1. nicksaviking's Avatar
      nicksaviking -
      Nice article Nick.

      I wonder what would have happened had Ryan talked to Sano before Smith had? Obviously it would have been odd for the manager not to talk to the player first, but if Smith does have a history of being difficult, disrespect from a player is probably not uncommon. The attitude with the GM is probably the surprising part. However, Sano thought he was in the right to show up a former teammate he had a dust up with, and if he had already gotten into hot water for mouthing off to the coach who he may or may not like, stubbornnes for his cause likely would have caused him to carry the same tune with the GM.

      Had Ryan, with whom Sano presumably does not have an issue, calmly and civilly talked to Sano first (again which would have been odd) he very likely would not have gotten the same hot headed response that Sano had already created to defy the manager he may or may not like.
    1. old nurse's Avatar
      old nurse -
      Quote Originally Posted by Monkeypaws View Post
      I agree with the crux of your article - it was the reports of insubordination I found most disturbing - not that I'm a "respect authority" type, but it just doesn't bode well for the long-term future of a player in this organization if they can't get with the program.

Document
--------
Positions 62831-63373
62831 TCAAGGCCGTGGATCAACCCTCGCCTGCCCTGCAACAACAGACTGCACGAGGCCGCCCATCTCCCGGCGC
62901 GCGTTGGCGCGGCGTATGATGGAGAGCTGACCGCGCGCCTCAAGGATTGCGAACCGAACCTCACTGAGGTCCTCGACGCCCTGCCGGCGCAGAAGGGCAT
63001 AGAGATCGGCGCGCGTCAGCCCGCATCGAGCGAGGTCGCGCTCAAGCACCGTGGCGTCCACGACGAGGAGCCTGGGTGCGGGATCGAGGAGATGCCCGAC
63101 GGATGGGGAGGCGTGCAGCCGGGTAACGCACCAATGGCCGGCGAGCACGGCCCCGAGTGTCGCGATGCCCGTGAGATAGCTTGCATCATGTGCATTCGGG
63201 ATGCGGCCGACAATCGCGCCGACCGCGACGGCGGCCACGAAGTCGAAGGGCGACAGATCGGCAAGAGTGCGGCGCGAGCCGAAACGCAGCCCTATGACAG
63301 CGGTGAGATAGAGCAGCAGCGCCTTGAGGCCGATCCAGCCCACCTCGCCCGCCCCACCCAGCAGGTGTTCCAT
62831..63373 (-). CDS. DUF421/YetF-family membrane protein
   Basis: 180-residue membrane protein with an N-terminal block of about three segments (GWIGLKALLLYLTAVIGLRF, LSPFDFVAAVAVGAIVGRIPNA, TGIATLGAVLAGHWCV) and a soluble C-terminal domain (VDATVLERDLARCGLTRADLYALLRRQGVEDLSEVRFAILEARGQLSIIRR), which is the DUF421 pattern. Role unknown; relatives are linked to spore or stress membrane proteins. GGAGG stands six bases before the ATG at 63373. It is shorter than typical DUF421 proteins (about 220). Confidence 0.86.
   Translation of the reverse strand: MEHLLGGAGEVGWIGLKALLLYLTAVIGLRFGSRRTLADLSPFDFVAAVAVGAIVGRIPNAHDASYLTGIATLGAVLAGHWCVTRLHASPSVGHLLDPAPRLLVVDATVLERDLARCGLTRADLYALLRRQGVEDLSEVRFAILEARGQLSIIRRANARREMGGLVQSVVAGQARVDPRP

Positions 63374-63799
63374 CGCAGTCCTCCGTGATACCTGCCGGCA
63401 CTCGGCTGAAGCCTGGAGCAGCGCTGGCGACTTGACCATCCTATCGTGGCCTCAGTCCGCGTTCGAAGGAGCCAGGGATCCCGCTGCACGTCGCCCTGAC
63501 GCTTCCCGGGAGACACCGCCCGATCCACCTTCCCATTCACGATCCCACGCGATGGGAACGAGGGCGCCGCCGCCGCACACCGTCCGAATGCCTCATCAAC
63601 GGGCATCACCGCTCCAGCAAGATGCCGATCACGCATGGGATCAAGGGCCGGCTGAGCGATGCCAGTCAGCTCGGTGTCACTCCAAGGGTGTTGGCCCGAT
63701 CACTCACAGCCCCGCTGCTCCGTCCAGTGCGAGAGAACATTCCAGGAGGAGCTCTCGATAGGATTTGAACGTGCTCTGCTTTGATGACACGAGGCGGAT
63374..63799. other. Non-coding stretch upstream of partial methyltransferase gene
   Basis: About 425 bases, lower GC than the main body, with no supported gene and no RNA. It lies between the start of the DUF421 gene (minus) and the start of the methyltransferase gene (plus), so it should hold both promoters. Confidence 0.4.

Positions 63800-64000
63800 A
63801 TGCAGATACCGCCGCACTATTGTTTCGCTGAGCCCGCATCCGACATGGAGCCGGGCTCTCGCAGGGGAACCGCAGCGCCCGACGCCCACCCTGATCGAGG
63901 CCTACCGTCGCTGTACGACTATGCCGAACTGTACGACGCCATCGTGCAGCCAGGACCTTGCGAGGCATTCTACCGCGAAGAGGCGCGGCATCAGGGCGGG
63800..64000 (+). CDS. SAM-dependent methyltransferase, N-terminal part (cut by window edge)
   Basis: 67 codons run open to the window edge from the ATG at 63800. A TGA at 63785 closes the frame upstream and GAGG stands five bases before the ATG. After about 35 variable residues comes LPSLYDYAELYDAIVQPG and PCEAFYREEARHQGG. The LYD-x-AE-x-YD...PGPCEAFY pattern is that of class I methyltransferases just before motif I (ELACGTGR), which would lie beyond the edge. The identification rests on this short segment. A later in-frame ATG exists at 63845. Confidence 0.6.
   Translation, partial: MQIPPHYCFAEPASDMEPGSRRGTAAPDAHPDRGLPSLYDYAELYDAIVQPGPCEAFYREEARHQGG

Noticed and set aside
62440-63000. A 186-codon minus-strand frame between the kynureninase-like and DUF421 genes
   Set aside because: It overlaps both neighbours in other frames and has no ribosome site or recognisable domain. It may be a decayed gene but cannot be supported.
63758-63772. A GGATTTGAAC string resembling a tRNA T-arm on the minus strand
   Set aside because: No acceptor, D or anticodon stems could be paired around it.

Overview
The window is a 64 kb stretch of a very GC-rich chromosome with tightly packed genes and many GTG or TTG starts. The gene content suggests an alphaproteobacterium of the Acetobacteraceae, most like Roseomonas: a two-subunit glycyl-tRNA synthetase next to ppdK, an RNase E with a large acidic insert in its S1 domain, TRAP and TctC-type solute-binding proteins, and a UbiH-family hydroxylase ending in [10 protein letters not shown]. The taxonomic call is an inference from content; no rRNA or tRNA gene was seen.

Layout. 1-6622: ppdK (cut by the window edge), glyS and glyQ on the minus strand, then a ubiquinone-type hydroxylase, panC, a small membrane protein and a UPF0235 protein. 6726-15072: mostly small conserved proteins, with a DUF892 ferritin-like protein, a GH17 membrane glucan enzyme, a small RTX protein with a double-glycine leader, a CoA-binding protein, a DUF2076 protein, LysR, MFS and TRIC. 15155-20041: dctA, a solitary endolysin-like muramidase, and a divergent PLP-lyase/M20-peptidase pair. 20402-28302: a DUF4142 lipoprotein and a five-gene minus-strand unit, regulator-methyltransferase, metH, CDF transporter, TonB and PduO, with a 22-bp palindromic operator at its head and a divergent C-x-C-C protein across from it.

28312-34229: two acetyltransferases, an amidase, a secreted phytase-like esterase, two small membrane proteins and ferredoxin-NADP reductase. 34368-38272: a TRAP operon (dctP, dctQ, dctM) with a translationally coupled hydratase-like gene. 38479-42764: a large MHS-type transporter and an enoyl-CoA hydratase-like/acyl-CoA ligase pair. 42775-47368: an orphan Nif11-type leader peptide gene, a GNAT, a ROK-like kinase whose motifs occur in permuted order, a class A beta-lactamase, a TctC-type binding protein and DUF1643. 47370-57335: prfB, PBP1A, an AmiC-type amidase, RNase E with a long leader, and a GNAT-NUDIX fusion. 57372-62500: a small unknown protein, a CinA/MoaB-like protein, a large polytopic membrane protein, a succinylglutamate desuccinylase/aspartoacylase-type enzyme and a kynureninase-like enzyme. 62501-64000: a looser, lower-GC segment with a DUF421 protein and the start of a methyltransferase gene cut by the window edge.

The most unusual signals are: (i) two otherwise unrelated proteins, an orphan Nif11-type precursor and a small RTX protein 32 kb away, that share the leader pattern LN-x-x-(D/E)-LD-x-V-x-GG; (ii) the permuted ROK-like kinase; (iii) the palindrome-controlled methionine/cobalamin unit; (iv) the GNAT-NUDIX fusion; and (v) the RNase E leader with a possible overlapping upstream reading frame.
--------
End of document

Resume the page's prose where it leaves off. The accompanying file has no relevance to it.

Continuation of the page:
If Sano fails as a prospect for the Twins, I want it to be on the field performance that determines it, not off-field drama. Garza didn't want to do it the Twins way, he was shipped away, and has been missed ever since.
      Not to derail the thread but Garza's beef with the Twins was pitch selection. In the minors he relied on his fastball. He didn't like that the Twins did not want him to throw it as much as he wanted to. The irony is that is as he has progressed in the majors he uses his fastball less.
    1. old nurse's Avatar
      old nurse -
      Not defending anybody's actions here. Part of the maturation process is learning to shut up and just say "Yes, sir". You don't have to believe a single word of it, but realize you are not going to get anywhere fighting it either.